For years, TRISH has supported research projects and studies that aim to solve the challenges of human exploration in space. To understand how to solve those challenges, we first must know the risks to human health during space travel. Understanding these risks and finding solutions or countermeasures is essential for a return to the moon in NASA’s Artemis missions and, eventually, crewed missions to Mars.
Without the need to carry the load of Earth’s gravity, the bones in the lower part of your body (legs, hips, and spine) are doing less work. The decrease in load bearing results in your bones losing their density; this also increases the mineral content elsewhere in your system, leading to more problems like increased urinary calcium and renal stones.
With bones and muscles, it’s use it or lose it. Astronauts experience decreased muscle mass, strength, and endurance because moving around requires reduced work from the legs and back. As a result, the muscles can begin to weaken or atrophy. To help combat this, astronauts aboard the International Space Station (ISS) have a strict exercise regime. However, muscles in a poor state could lead to fall-related injuries upon return to Earth or make those first steps on Mars much harder to do.
If you’ve been on Earth your whole life, your body will require some time to get used to microgravity. Your brain has a complex, integrated set of neural circuits that allow us to maintain balance, stabilize vision, and orient your location and direction. The brain receives and interprets information from the eyes, inner ear vestibular organs, and the deep senses from muscles and joints. However, lacking gravity, the data inputs from muscles and internal organs are different from what is expected. For example, the inner ear receives conflicting inputs compared to what is expected on Earth.
What does this look and feel like? Early in space missions, astronauts can experience disorientation, space motion sickness, and a loss of sense of direction, making completion of even basic tasks difficult. In an emergency, decreased sensorimotor function and postural stability could be dangerous.
Once the astronaut returns to Earth, they are immediately forced to readjust again, back to Earth’s gravity, and can experience issues standing, stabilizing their gaze, walking, and turning. For their safety, returning astronauts are often placed in a chair immediately upon return to Earth.
The eyes also experience their own set of changes when in space, especially during long-duration missions. Changes include increased globe flattening, optic disc edema, and vision changes. One of the most recognized issues associated with the eyes in space is Space-Associate Neuro-ocular Syndrome (SANS), which causes swelling in the back of the eye. This collection of symptoms will need to be addressed before we can safely book a three-year mission to Mars.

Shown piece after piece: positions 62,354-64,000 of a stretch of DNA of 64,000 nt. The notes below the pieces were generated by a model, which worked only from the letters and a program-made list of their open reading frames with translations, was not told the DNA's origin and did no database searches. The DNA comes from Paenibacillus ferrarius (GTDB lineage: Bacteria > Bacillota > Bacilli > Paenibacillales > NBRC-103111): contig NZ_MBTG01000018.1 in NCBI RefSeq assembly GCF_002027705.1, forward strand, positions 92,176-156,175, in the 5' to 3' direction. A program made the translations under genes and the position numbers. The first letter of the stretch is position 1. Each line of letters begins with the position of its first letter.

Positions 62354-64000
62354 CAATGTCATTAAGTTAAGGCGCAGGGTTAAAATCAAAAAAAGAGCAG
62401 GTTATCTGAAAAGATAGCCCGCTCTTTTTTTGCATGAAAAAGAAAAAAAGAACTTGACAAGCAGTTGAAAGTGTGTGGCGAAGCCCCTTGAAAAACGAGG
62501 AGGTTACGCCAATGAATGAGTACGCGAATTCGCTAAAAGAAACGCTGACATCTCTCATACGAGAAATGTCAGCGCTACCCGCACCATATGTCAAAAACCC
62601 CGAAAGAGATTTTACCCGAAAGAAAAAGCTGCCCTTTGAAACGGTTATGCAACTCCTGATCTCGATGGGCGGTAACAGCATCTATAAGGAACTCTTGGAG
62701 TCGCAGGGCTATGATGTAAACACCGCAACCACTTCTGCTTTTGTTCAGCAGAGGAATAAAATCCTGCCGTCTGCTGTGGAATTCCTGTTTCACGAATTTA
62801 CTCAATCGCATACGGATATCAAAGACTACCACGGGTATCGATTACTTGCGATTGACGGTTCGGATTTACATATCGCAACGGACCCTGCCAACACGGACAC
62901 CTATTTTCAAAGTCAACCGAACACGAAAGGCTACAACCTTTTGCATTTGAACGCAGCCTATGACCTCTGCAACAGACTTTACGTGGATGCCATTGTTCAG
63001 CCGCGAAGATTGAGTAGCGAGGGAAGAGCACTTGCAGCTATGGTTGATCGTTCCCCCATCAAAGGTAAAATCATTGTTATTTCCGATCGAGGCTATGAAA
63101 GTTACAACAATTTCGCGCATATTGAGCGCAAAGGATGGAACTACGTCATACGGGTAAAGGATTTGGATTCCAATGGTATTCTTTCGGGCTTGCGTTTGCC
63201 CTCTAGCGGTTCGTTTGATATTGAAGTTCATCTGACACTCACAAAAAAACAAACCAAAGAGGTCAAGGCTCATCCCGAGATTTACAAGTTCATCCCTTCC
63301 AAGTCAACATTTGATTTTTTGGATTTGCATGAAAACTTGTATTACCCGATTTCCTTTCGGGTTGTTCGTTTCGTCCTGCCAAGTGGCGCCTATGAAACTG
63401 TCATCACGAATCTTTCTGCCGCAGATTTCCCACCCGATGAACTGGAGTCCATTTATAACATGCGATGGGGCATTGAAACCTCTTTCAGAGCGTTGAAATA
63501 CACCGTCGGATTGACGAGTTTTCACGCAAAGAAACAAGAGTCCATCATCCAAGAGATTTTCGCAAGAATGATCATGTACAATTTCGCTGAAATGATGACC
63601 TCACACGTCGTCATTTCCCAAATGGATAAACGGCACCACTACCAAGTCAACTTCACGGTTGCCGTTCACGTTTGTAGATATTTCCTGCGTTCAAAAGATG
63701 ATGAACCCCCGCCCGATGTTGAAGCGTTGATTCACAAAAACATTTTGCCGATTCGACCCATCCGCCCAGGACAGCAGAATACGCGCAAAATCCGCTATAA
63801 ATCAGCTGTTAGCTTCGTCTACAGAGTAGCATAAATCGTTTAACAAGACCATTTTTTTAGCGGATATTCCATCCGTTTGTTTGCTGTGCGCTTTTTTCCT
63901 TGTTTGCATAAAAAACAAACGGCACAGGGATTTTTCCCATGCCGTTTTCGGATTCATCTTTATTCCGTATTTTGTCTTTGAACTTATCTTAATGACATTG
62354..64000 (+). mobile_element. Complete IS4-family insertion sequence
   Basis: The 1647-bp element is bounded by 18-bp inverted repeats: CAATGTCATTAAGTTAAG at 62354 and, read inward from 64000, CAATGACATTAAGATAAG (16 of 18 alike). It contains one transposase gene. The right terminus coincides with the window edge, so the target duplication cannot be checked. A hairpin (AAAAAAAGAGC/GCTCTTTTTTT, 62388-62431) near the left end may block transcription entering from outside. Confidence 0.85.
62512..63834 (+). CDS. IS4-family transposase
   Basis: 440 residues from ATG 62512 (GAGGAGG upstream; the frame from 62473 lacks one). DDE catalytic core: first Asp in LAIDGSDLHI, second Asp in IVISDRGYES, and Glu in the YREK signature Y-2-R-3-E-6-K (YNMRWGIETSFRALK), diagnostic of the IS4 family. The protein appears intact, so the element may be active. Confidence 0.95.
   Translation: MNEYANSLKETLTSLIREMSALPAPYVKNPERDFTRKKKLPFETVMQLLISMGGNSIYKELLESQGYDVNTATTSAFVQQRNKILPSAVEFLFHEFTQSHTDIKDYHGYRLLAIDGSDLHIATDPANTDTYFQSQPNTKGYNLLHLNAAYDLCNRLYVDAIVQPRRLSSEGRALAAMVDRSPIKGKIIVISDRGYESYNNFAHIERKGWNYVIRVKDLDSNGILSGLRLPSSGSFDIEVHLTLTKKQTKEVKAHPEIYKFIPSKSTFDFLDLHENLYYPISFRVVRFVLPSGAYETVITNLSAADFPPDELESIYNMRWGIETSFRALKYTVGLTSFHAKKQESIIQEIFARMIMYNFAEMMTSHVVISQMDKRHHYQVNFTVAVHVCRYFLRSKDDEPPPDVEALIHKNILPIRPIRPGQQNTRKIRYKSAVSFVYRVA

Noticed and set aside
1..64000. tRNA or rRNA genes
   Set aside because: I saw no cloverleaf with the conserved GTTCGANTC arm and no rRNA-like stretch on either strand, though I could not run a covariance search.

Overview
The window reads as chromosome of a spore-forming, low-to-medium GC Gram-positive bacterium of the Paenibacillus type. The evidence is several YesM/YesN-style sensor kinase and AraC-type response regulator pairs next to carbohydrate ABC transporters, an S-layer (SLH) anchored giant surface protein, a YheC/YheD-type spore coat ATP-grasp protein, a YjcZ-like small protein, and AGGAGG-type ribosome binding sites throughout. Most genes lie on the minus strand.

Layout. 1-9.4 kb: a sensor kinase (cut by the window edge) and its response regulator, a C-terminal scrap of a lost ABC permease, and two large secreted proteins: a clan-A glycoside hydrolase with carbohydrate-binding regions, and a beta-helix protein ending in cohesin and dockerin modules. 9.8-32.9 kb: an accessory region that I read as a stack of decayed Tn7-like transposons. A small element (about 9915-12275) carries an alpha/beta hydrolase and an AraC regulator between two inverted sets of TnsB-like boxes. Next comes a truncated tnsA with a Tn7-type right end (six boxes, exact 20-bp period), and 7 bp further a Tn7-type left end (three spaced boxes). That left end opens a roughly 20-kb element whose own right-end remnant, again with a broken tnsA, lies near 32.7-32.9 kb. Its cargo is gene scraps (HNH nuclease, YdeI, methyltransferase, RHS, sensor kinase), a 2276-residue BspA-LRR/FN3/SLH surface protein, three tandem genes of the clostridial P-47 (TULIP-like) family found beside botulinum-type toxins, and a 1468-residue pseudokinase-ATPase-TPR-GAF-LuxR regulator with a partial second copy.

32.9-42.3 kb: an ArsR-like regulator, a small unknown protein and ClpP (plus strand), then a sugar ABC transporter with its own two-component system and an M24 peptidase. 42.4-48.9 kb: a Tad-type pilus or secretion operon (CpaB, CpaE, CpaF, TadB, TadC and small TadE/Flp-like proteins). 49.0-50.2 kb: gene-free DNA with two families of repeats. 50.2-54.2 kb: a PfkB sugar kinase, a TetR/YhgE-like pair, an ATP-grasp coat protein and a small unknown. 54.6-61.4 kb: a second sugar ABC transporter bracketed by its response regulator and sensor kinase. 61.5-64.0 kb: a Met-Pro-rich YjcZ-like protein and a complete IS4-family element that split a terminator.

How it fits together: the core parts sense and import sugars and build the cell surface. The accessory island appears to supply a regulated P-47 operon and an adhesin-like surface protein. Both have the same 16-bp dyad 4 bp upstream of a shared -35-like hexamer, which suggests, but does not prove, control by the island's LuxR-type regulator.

In space, astronauts may face decreases in blood volume, orthostatic tolerance, and aerobic capacity while also experiencing increased arrhythmias. Although the cardiovascular system functions well in space, the body does not require as much work from the heart (still a muscle, after all) in microgravity. Over time, this could lead to deconditioning and a decrease in the size of the heart. On return to Earth and gravity, a smaller and weaker heart could overextend itself. Finally, there is also a concern that space radiation (described below) may affect endothelial cells in the lining of blood vessels, which might initiate or accelerate coronary heart disease.
The ability to perform work is one of the biggest concerns spaceflight agencies and companies have of their astronauts and space explorers. Factors like being confined in a small space with other people, high work demands, team and crew issues, the loss of the 24-hour day/light cycle leading to fatigue, and stress can all lead to decreased cognitive function. These could pile up to jeopardize a mission. Scientists and researchers are exploring many ways to protect astronaut bodies and minds to preserve their performance in space.
Much like the rest of the systems in the body, the gastrointestinal system feels the effects of a loss of gravity. Without gravity to help move food through your GI tract, the intestinal system can decrease motility. Not to mention, disposal of waste is certainly a bit different in space.
Being inside a capsule or space station for long periods can also impact your body. For example, noise exposure during launch, mid-flight, and landing can cause hearing loss. Not standing on your feet causes them to lose callouses and become soft from disuse and less sensitive to pressure variations. Instead, astronauts on the International Space Station (ISS), have developed callouses on top of their feet from using footholds on the station. Space explorers may also experience skin irritation from microbial growth combined with a lowered immune system.
While on Earth, the atmosphere protects humans from harmful space radiation. Beyond Low Earth Orbit (LEO), space radiation can pose a significant risk to space explorers. They can experience radiation sickness, central nervous system effects, degenerative diseases, and most notably, an increased lifetime risk of cancer. On Earth, we’re exposed to a relatively minimal amount of radiation on any given day– but in space, astronauts are exposed to about 100 times that. That could be anywhere between 150 to 6,000 chest x-rays. Calculate the average radiation dose you might be exposed to here.
Learn more about TRISH Radiation projects.
Learn more about spaceflight health hazards from the NASA Human Research Program, and explore the Human Research Roadmap to understand the approach and research planned to address these risks.